“My visual concerns run the gamut from careful study to poetic, symbolic and sometimes political representations of nature and human nature.”

 

Photo of Helen Klebesadel in her studio by Lori Ushman

“I believe the act of making art can be an act of self-determination and empowerment. My paintings examine how in re-claiming, re-visioning, and re-membering ourselves as whole people, we bring our art, our action, and our voices to the world. We have to be able to imagine the world we want in order to achieve it. In our creative work, it is important that we notice and examine how awareness occurs on the path to finding a creative and critical voice. When we recognize that our place in the world is a part of larger social patterns, we can start to change those patterns to create the world we want to live in.” — Helen Klebesadel.

Helen Klebesadel is an artist, an educator, and an activist.  Born and raised in rural Wisconsin, her art has become the place where she explores how we learn our deepest values.   Best known for her environmental and women centered watercolors,  she is particularly interested in how myths and stories socialize us to have different expectations for some people than from others.  She uses the creative process to re-examine and re-present narratives that resist and contest existing power structures by revealing they exist.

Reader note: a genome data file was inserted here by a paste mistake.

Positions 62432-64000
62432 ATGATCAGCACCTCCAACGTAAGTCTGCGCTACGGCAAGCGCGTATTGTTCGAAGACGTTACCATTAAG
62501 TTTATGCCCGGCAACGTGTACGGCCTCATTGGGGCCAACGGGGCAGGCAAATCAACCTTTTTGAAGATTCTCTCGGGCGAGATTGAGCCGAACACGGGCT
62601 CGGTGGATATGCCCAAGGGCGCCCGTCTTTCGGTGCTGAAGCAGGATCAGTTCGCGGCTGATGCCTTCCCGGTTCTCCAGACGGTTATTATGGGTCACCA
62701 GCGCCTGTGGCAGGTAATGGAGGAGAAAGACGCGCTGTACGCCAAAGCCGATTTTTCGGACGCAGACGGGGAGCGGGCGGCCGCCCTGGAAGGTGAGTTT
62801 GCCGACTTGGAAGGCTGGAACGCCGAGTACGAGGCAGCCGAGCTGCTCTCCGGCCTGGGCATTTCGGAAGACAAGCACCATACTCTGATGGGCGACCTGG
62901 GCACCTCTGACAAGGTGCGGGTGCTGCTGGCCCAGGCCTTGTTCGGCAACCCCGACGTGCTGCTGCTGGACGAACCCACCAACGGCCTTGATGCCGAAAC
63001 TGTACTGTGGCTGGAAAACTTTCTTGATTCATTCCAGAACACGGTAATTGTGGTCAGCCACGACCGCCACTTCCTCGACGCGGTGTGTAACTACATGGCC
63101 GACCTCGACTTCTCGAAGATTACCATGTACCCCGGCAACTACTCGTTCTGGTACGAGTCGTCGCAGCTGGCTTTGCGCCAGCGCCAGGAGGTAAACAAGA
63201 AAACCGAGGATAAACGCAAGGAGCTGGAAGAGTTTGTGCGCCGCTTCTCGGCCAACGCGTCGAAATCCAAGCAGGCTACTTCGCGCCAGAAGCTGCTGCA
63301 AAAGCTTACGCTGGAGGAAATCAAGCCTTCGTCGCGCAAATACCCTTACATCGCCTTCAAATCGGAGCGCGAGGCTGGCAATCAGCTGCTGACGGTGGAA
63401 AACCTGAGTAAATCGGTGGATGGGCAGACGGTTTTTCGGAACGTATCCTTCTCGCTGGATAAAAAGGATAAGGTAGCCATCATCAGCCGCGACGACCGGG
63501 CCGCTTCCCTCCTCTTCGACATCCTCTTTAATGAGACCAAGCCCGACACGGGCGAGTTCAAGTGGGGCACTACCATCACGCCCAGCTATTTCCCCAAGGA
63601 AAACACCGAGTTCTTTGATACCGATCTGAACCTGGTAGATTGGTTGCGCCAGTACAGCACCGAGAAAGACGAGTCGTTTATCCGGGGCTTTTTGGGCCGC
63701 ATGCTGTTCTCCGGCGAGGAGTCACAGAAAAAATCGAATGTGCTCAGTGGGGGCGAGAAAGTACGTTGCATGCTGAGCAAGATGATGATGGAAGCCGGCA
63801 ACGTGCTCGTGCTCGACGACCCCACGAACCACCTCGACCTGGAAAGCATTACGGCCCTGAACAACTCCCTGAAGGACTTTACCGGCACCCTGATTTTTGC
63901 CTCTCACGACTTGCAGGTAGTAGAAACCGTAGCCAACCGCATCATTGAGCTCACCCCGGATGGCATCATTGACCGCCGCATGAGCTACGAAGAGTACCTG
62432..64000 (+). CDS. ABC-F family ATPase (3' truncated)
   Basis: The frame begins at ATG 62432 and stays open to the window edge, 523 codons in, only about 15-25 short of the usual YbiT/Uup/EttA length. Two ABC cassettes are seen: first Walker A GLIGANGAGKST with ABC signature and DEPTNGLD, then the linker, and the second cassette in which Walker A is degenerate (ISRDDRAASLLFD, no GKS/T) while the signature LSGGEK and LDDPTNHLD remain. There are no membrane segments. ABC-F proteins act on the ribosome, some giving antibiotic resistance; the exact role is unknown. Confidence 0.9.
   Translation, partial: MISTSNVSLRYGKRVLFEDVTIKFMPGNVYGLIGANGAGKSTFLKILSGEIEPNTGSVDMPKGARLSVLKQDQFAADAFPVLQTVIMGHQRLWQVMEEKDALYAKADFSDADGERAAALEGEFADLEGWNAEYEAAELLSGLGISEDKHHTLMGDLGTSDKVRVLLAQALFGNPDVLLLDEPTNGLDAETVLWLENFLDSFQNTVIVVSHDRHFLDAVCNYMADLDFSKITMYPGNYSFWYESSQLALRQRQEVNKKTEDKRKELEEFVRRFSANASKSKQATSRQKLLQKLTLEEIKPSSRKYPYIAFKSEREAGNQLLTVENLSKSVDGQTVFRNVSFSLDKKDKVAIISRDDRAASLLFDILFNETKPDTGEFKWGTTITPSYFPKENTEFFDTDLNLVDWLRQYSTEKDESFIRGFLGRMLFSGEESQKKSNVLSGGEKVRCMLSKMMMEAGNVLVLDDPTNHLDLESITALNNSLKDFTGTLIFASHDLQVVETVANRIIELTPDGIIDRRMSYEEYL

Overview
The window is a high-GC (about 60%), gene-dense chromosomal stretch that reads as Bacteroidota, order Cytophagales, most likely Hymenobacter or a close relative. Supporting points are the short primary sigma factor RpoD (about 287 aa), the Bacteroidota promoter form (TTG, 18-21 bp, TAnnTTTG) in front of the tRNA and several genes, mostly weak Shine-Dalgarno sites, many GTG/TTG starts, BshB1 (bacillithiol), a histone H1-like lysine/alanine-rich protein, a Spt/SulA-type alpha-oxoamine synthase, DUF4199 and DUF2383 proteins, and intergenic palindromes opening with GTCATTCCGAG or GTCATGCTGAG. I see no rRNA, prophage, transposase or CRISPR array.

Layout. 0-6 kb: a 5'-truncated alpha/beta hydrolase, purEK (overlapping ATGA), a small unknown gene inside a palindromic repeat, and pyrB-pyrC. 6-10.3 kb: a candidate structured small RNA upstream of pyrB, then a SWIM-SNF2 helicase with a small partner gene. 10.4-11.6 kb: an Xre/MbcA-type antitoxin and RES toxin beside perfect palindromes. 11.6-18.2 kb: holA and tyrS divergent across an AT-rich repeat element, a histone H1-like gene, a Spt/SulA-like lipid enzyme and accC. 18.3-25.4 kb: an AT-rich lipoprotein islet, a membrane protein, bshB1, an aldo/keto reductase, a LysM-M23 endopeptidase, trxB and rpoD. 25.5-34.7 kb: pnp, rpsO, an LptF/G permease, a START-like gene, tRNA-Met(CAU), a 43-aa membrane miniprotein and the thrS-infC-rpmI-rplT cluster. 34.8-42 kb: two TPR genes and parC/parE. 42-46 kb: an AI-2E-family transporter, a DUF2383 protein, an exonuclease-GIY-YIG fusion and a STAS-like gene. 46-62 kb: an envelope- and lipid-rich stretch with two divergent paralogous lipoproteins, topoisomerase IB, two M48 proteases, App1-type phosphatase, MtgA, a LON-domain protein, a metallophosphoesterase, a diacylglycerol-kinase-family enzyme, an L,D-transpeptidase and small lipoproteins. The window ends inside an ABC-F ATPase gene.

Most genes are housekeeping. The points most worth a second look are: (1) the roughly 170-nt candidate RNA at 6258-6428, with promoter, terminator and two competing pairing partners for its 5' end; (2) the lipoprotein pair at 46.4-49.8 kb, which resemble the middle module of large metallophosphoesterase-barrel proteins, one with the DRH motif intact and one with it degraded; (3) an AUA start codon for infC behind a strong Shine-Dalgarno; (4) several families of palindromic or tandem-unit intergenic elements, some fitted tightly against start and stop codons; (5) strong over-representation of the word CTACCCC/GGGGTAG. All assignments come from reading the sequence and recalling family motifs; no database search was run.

Helen exhibits her work nationally and internationally.  Her watercolors push the traditional boundaries of the medium in scale, content, and technique.   Ranging in size from the intimate to the monumental, her paintings are transparent watercolors on paper and canvas.  She starts with detailed drawings and developing the images with layer upon layer of color washes and dry brush technique mixed with occasional areas of wet-into-wet spontaneity.

Helen Klebesadel earned her BS, a certificate in Women’s Studies, and a MFA in art from the University of Wisconsin-Madison.  She has taught courses and workshops on creativity, studio art, and the contemporary women’s art movement for two decades.  Helen taught studio art at Lawrence University for ten years, and Chaired the Art Department before leaving to become Director of the University of Wisconsin System’s Women’s Studies Consortium in 2000.  In January 2013 Helen moved with the Women’s Studies Consortium to the UW-Madison where the WSC is now hosted by the Department of Gender and Women’s Studies.  Now, with an additional appointment in the UW-Madison Division of Continuing Studies, Helen teaches non-credit on-line and face-to-face art classes to adults.   She also Directs the Wisconsin Regional Artist Program offering exhibition opportunities for Wisconsin artists.

She contributed a chapter entitled Re-Framing Studio Art Critique and Practice, to the recently published text New Museum Theory and Practice: An Introduction, and co-authored with Lisa Kornetsky the chapter, Critique as signature pedagogy in the arts, in Exploring Signature Pedagogies: Approaches to Teaching Disciplinary Habits.

Helen Klebesadel’s watercolors and prose have been published in FrontiersFeminist StudiesInterweave, CALYX  and Femspec.   Most recently her work was included in 100 Artists of the Midwest: Illinois, Indiana, Michigan, Minnesota, Ohio, and Wisconsin, published in June 2012 by E.Ashley Rooney, and her art and activism will be included in the forthcoming book, Vision, Passion & Purpose: ARTISTS As World Changers,  by Renee Phillips.

She is a past national president of the national Women’s Caucus for Art and served on the  Wisconsin Arts Board as a citizen member from 2006-2013.

Check out how the Artsy Shark blog featured Helen’s work recently.